Based on the long-running children’s book series from renowned author Michael Bond, which was first published in 1957, director Paul King’s ‘Paddington 2’ is a charming and narratively more satisfying sequel to the 2014 released ‘Paddington.’
Just like the original film made an impassioned case for accepting and welcoming immigrants, this edition makes a plea for kindness, civility and looking for the good in people. It is every bit as perfectly tuned, cruelty-free funny and kind-hearted film as its earlier edition.
Like its first edition, this chapter of adventures begins by plunging through the cloudy Peruvian jungle giving an insight to Paddington’s pre-London days, before settling to the present-day narrative where its predecessor left off with Paddington in the Notting Hill abode of the Brown family, adorably headed by Sally Hawkins and Hugh Bonneville.
Here we see, Paddington, once again voiced impeccably by Ben Whishaw, leading a happy life. Outgoing, adorable and childlike in his directness, he retains his ursine instincts, suddenly slurping at the marmalade-smeared head of a barbershop customer, for example.
He takes up odd jobs at the barbers and cleaning windows in the neighbourhood, in order to collect money for a ‘popping book’ of London, which he intends to buy from the immigrant antique dealer Mr. Gruber (Jim Broadbent). He wants this book to send it as a gift to his Anglophile Aunt Lucy in Peru for her 100th birthday.
But unfortunately, unbeknownst to Paddington, there is someone else who has been eyeing the book. When that person breaks into the shop to steal the volume, Paddington gives a chase astride a trusty Irish wolfhound only to somehow wrongfully land in prison as the suspected thief.
The real thief, the man-of-many disguises, is the Brown’s neighbour, the waning West End star Phoenix Buchanan (Hugh Grant). Buchanan pinches the book for clues to a hidden fortune. How Paddington clears his name alongside the Brown family’s amateur detective work and the help from his rough but soft-hearted friends from the prison, forms the witty, albeit slender narrative thread.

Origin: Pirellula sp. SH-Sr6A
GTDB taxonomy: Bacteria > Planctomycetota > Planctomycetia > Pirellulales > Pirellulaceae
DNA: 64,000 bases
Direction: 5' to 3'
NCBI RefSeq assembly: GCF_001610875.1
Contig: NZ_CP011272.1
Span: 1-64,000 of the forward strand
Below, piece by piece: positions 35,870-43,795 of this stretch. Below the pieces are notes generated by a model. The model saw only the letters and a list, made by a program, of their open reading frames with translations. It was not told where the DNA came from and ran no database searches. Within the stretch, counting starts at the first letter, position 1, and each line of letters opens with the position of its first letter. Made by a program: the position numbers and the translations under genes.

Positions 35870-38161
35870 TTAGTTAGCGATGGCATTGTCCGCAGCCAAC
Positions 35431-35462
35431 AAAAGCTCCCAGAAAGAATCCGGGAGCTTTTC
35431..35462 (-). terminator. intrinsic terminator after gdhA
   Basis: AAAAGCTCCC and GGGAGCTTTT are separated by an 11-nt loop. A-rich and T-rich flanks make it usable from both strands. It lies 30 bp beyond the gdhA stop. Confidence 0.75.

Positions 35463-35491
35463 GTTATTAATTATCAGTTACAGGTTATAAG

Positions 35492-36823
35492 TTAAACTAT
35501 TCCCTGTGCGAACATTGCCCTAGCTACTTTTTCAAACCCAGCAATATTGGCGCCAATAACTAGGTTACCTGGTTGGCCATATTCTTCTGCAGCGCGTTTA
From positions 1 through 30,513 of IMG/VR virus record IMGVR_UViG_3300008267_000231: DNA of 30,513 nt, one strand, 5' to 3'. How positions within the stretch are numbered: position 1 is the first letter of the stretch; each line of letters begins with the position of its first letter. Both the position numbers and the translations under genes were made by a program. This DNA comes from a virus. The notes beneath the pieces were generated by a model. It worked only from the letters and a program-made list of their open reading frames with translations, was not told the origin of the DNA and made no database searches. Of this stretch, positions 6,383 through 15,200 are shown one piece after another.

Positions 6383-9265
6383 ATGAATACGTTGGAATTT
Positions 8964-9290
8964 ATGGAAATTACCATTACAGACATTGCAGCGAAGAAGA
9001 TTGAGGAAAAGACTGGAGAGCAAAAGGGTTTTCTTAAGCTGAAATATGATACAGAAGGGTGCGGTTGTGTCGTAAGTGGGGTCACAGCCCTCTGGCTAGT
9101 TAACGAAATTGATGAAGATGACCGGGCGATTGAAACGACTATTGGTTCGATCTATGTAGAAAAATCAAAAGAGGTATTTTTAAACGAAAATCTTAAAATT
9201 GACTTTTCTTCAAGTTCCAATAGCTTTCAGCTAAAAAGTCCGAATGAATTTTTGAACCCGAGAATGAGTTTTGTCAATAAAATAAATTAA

What is remarkable is the compact and ingenious plotting in director Paul King and his co-screenwriter Simon Farnaby’s script. With retro mechanism of coincidences, mysteries and mini-puzzles the plot is a delight. It is further supported by the seamless digital integration of a talking bear into a live-action London jam-packed with even stranger diversions.
The scrambling action scenes are lively, complicated and enjoyable, making it feel that its cinematic universe is a caper.
On the performance front, the actors slip into their roles with apt precision. Apart from Hugh Grant, who plays the self-centred Phoenix Buchanan with elan, it is Brendan Gleeson as the violent cook Knuckles who leaves an impact on screen.
Ben Whishaw’s lissome voice-work makes Paddington an utterly engaging character. Equally convincing are Imelda Staunton and Michael Gambon as Paddington’s Aunt Lucy and Uncle Pastuzo.
Visually, every frame is like an intricate-scaled diorama, a work of art built up from thousands of tiny, thoughtful details that would enthral you over several viewings.
Overall, this film would appeal to children and adults alike.